My father was six years old when the Russian tanks rolled into his village. The year was 1956, and the Hungarian Revolution was underway.
The Hungarian Revolution or Uprising of 1956 was a spontaneous nationwide revolt against the government of the People’s Republic of Hungary and its Soviet-imposed policies, lasting from 23 October until 10 November 1956.
The revolt began as a student demonstration which attracted thousands as it marched through central Budapest to the Parliament. The demonstration ended with the state police firing on the demonstrators, which lead to a full scale revolt by the public against the Hungarian state. (The Hungarian state was a proxy state of the Soviet Union, and was supported by the Soviet military.)
The revolutionaries managed to overthrow the government and negotiate a withdrawal of Soviet forces, but then the Soviet state changed its mind. On the 4th of November, a large Soviet force invaded Budapest and other regions of the country. Hungarian resistance continued until 10 November. Over 2,500 Hungarians and 700 Soviet troops were killed in the conflict, and 200,000 Hungarians fled as refugees. Mass arrests and denunciations continued for months thereafter. By January 1957, the new Soviet-installed government had suppressed all public opposition. Public discussion about this revolution was suppressed in Hungary for over 30 years, but since the thaw of the 1980s it has been a subject of intense study and debate.
My father knew several young people (12-15 year olds) whose parents sent them to refugee camps in Austria; most the parents stayed behind. When the Soviet tanks rolled into his village, the communist soldiers took everything for the state. However, my grandparents had a small piece of land outside of town which wasn’t any good for farming, so the communists let my dad’s family keep the land. They said, “See how nice we are? We didn’t take everything.” Years later, after my father came to America, he became friends again with some of the people from his village who left in 1956.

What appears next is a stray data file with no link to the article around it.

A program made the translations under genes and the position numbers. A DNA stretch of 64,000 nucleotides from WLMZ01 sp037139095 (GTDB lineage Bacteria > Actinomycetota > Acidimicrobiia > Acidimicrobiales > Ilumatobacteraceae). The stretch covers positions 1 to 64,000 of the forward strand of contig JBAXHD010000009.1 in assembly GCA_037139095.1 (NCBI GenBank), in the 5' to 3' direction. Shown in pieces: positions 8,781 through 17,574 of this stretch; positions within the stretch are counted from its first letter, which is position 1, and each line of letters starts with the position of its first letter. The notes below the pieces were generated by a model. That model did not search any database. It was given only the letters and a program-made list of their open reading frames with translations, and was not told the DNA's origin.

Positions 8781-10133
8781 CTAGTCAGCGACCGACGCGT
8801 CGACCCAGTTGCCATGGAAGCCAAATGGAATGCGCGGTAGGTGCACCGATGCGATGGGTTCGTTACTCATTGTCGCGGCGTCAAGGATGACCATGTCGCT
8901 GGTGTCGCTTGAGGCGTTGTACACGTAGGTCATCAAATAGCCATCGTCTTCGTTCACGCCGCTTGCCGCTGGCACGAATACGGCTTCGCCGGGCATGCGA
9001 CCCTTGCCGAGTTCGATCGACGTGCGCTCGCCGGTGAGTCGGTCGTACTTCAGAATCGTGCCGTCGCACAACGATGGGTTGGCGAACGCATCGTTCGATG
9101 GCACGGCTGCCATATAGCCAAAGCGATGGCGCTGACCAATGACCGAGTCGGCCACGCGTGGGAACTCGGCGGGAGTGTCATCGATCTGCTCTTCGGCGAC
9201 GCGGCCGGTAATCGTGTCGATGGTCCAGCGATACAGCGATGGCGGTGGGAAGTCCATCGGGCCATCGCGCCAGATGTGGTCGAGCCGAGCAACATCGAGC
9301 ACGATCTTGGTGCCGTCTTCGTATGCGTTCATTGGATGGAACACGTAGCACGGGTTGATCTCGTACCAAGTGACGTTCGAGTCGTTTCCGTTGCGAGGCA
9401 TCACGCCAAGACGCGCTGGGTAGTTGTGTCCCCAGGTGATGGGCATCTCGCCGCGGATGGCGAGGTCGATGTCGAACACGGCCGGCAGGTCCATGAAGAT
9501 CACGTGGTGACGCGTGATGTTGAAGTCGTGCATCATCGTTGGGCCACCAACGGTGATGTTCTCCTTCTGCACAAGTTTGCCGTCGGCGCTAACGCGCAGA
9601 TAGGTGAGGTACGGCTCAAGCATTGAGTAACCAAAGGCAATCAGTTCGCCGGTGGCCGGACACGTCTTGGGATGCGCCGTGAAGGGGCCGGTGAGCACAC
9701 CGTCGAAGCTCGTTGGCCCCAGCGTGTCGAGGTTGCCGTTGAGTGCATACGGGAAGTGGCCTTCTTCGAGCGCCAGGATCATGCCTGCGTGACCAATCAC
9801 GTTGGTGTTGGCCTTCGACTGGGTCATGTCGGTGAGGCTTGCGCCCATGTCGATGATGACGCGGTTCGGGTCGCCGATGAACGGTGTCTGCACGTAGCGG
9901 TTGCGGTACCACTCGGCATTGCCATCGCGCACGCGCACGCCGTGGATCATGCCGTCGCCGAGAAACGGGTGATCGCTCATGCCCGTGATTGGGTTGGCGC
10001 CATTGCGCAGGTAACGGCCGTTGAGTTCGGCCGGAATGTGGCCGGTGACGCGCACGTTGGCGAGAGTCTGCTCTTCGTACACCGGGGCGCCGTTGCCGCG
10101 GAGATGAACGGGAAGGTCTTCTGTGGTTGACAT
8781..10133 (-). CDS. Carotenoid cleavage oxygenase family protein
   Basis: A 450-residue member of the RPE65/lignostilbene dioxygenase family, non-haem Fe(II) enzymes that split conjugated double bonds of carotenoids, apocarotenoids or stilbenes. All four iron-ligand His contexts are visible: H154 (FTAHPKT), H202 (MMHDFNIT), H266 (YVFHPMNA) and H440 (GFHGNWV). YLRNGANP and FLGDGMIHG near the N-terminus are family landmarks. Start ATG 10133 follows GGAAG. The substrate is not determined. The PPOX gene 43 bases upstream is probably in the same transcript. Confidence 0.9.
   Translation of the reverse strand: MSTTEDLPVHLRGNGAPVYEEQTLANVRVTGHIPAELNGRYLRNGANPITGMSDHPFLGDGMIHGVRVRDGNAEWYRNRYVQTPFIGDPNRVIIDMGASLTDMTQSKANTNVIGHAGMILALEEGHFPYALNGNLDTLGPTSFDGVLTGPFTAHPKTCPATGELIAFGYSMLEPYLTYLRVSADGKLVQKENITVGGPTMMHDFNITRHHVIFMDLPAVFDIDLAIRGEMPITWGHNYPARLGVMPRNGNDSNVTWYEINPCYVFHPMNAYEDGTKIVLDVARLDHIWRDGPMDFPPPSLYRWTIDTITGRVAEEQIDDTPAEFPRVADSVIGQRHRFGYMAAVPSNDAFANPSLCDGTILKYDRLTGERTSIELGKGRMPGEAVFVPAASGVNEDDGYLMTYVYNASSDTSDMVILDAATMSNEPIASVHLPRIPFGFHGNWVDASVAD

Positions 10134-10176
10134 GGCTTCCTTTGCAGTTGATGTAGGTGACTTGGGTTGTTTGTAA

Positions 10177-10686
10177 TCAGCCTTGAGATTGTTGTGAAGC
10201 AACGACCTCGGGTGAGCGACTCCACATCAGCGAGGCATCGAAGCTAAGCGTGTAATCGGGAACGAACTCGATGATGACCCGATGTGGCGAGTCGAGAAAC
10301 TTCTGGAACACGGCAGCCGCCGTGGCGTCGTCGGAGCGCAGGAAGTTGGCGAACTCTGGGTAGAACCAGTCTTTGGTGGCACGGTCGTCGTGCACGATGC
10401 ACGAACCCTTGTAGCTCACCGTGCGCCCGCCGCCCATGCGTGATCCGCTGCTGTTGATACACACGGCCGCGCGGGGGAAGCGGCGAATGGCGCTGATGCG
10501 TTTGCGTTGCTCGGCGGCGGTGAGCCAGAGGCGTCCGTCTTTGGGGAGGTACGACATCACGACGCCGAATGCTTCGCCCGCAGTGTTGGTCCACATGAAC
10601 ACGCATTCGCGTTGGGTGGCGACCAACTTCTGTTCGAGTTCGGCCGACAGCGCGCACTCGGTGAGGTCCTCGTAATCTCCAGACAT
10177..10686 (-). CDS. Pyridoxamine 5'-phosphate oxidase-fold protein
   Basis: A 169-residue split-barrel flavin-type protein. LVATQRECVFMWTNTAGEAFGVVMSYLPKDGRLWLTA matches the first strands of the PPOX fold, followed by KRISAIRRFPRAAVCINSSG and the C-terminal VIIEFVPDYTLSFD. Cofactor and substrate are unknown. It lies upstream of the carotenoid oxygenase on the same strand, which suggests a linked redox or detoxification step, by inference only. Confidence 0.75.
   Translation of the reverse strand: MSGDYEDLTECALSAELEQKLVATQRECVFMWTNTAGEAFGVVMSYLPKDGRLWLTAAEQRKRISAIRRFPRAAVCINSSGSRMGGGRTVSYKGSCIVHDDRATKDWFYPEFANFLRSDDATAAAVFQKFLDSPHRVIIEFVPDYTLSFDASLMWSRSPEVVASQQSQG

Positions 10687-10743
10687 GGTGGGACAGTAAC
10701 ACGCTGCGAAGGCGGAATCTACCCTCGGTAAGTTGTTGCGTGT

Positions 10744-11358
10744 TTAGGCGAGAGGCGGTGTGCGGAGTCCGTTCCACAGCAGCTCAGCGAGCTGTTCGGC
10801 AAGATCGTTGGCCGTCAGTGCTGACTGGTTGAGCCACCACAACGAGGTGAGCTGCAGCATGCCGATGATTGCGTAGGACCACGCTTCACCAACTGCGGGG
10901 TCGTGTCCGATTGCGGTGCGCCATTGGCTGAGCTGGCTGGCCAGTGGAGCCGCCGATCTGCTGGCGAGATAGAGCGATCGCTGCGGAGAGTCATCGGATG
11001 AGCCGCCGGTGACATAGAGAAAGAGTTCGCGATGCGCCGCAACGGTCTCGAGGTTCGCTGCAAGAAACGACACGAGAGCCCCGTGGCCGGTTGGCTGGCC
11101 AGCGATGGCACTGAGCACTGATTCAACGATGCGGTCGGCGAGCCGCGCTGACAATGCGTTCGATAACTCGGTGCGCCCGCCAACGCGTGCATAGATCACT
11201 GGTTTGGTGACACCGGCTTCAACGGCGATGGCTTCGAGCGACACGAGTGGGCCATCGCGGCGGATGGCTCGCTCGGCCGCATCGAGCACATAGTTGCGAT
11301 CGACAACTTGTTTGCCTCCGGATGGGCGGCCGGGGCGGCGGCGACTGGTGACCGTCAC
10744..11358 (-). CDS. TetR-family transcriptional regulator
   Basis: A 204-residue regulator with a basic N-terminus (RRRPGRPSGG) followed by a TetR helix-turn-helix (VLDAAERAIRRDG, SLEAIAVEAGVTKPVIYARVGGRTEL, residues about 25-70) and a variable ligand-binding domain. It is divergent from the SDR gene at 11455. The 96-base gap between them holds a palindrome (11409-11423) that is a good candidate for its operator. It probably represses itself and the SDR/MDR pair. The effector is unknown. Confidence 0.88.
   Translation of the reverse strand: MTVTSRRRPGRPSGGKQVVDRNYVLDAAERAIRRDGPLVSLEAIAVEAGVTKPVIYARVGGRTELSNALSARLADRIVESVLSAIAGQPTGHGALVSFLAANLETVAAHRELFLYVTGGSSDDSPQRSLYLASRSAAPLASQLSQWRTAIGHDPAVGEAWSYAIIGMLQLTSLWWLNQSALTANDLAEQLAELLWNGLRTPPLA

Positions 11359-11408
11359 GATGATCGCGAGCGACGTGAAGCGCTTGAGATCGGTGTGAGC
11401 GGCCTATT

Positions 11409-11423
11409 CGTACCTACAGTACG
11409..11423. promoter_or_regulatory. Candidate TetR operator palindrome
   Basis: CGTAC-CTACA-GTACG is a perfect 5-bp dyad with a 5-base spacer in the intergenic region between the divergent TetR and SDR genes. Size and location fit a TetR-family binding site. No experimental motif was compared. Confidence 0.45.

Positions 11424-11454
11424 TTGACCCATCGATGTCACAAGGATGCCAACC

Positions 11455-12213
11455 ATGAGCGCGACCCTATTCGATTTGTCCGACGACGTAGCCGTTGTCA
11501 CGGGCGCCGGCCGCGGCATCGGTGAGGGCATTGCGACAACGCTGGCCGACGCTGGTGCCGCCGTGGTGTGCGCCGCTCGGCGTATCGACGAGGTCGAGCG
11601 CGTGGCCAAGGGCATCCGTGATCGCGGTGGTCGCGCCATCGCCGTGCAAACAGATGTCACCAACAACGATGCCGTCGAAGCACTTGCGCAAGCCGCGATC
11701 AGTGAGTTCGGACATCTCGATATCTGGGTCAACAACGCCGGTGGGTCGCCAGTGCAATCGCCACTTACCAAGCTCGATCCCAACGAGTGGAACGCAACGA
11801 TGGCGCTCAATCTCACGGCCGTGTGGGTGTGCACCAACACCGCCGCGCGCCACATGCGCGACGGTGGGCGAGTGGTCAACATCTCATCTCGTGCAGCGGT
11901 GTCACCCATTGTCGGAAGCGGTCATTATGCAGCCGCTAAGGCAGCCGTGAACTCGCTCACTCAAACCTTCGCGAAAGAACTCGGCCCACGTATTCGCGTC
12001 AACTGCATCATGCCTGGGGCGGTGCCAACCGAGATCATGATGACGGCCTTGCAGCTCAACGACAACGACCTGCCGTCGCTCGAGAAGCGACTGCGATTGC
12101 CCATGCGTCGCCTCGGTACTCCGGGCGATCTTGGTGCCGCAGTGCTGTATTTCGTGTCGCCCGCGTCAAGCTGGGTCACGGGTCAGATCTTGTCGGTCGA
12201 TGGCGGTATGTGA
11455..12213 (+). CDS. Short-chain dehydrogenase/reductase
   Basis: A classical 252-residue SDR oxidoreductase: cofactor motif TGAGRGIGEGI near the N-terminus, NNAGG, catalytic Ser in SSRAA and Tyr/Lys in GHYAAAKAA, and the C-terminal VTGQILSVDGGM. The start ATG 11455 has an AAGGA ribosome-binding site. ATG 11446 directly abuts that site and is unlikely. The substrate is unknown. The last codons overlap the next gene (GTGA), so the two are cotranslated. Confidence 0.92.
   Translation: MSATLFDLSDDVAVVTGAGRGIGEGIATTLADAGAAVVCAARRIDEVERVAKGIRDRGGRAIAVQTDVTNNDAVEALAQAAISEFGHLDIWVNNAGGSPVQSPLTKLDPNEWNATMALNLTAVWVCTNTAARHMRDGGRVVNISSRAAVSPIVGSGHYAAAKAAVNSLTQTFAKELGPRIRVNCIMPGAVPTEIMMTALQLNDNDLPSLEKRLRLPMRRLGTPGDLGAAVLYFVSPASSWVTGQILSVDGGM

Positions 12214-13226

Given that no one was allowed to control their own property or put it to productive use, my father grew up in extreme poverty. The state maintained total control over all means of production, including family farms. The family maintained one cow and several pigs. The communists mandated that the family was allowed to butcher one pig per year to feed the entire family. There were five children in his family. The communists would come to the farm routinely and inspect the livestock to make sure the family hadn’t butchered “more than their fair share” of the livestock. The remainder of the pigs were taken by the “security” forces for themselves.
My grandfather worked from sunup to sundown in another village, so my father was charged with maintaining much of the farm from an early age. Eventually my father found his way into a trade school for masons, where he learned to work with concrete and stucco.
While walking to and from work, soldiers would routinely check his “papers.” At the checkpoints, one soldier would hold a gun to his head while another reviewed his documents. He lived close to the Austrian boarder, so the border patrol would routinely check everyone, even if they knew the people and saw them everyday. No one was allowed to leave the country, since the people were also property of the state. The border was heavily mined, fenced in, and secured by roving armed patrols.
My father’s escape occurred in 1969 when he was 19 years old. He and a friend were planning to go to a soccer game on a Sunday afternoon; however, when they tried to get the travel papers necessary to go to the game in the next village, they were denied. Obviously this was quite infuriating. Imagine if you had to get permission to travel to another city here in the states, and were denied permission for no particular reason. As a result of this, him and his friend ended up at a pub and started planning on how they could escape.